The Investment Scientist

The Systemic Crisis with Banks: How Bad Will It Get?

Posted on: March 16, 2023

In this article, I will not discuss the Credit Suisse collapse and rescue that just happened less than ten hours ago, since I don’t understand the Swiss banking system as well as I understand the US system. Here in the United States, we have had a rapid succession of specialty bank collapses: Silvergate Bank, Silicon Valley Bank (SVB) and Signature Bank. Most of their depositors are super wealthy people or businesses whose deposits amount to much more than the 250k guaranteed by the FDIC. The majority of American banks do not have that kind of customer profile and the majority of American depositors have less than $250k in their bank accounts. Does that make the rest of the banks in America safe? I am afraid not. 

Though the depositor profiles may be different, all banks invest in the same “safe” government or government-backed debt securities, and all banks have unrecognized losses in those securities. By some estimates, the entire US banking system has $660B in unrecognized losses. 

Note that these securities are deemed safe since if one holds them to maturity, one will get the principle back for sure. But because of the year-long rally of long-term interest rates, the value of these securities is much lower than their face value now. This begs the question: why didn’t anyone expect this rally of long-term interest rates? Not even the smartest people in the banking industry predicted it, even though everybody knew that the Fed would raise interest rates.

Alas, the only interest rate the Fed can raise is the very short-term interest rate. Usually, when short-term rates go up, inflation slows, and long-term rates come down. If that had happened, banks would be in good shape. But this time, despite the Fed repeatedly raising short-term rates, long-term rates have stubbornly kept going up. What gives? I’d like to argue that  there are a few reasons (that won’t go away easily.)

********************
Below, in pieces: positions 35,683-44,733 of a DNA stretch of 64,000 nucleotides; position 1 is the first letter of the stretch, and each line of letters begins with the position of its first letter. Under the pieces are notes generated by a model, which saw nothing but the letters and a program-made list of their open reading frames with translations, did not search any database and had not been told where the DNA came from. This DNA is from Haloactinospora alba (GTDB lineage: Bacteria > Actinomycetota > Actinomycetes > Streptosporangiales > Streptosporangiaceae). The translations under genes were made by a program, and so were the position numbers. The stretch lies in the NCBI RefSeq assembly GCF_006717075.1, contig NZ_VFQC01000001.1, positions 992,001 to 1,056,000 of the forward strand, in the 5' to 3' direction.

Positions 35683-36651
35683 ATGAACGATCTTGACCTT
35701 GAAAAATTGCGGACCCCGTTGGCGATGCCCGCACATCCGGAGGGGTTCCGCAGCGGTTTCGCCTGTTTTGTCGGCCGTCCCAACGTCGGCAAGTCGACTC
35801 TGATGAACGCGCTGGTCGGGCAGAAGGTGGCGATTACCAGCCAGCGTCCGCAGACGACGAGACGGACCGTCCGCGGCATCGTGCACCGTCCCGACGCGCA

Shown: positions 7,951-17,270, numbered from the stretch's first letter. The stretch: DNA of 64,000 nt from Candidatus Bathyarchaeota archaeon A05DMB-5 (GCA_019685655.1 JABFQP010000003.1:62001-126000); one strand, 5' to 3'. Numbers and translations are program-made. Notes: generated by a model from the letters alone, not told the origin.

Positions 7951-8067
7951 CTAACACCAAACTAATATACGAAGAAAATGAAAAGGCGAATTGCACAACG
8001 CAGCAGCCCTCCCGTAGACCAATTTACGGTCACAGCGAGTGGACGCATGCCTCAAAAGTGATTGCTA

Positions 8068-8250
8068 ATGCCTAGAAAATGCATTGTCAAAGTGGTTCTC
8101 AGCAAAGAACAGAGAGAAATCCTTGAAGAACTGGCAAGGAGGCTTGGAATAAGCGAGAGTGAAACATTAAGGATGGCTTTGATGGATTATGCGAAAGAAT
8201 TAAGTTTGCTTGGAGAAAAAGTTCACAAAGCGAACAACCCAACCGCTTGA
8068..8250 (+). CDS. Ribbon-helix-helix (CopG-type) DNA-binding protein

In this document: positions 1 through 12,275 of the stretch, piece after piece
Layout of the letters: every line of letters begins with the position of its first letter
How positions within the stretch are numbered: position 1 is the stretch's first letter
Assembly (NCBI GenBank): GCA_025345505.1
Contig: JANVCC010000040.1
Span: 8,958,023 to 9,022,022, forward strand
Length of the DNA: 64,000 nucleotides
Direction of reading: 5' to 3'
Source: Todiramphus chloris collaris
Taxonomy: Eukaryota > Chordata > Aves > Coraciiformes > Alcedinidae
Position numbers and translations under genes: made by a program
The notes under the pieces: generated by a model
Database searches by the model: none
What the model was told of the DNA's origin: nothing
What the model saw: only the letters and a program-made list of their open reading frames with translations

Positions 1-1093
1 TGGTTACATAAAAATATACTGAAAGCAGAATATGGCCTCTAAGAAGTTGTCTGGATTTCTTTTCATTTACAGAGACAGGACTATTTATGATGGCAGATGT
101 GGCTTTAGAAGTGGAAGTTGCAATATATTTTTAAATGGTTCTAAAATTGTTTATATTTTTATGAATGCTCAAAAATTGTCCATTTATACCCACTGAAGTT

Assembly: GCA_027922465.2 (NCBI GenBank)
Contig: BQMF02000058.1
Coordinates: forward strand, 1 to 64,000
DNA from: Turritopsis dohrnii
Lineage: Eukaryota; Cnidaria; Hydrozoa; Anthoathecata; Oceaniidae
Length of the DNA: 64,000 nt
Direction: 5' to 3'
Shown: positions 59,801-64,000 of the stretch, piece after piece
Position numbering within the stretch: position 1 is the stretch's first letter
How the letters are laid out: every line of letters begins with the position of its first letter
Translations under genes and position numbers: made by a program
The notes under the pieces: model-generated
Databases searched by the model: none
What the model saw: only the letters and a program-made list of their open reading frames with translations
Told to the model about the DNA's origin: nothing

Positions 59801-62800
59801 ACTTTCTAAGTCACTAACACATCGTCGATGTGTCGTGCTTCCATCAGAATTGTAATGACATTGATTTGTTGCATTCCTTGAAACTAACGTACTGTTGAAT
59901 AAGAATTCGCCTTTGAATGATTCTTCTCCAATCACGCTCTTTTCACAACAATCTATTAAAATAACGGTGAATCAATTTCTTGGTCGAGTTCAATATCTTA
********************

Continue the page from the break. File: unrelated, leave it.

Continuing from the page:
1. The Fed has lost a great deal of its credibility when it comes to fighting inflation. It lost it when it announced unlimited money printing to support the market in March of 2020, and when it kept telling people inflation was not a concern at the end of 2021. 
  2. The usual foreign buyers (China, Japan, and Saudi) of US government bonds have not only stopped buying them, they actually are dumping them in large quantities. One possible reason is geopolitical rivalry, another may be concerns about the sustainability of US budget deficits. 
  3. The Fed, currently in the thick of its fight to tame inflation and restore its credibility, can not just print money to buy these bonds anymore. 

President Biden’s new budget has a deficit of  $2T, meaning the federal government needs to sell $2T in bonds. Looking around the world, however, there are no longer major buyers. Thus the price of bonds has to come down, and yields go up, leading to so much in unrecognized losses among banks’ assets and shaking the foundation of the banking industry.

Now, smart depositors are fleeing smaller and regional banks to larger banks, money market funds in brokerages or even directly to Treasury Direct. There, they feel their deposits are much safer. This is a slow exodus that could gather pace, which could lead to a slow-motion collapse of some regional banks. I will not write about the pros and cons of larger banks vs money market funds vs Treasury Direct but you can always schedule a 2nd Opinion Review with me to discuss these options. 

Schedule a 2nd opinion financial review, buy my wealth mgmt books on Amazon.

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Michael Zhuang is principal of MZ Capital, a fee-only independent advisory firm based in Washington, DC.

Twitter: @mzhuang

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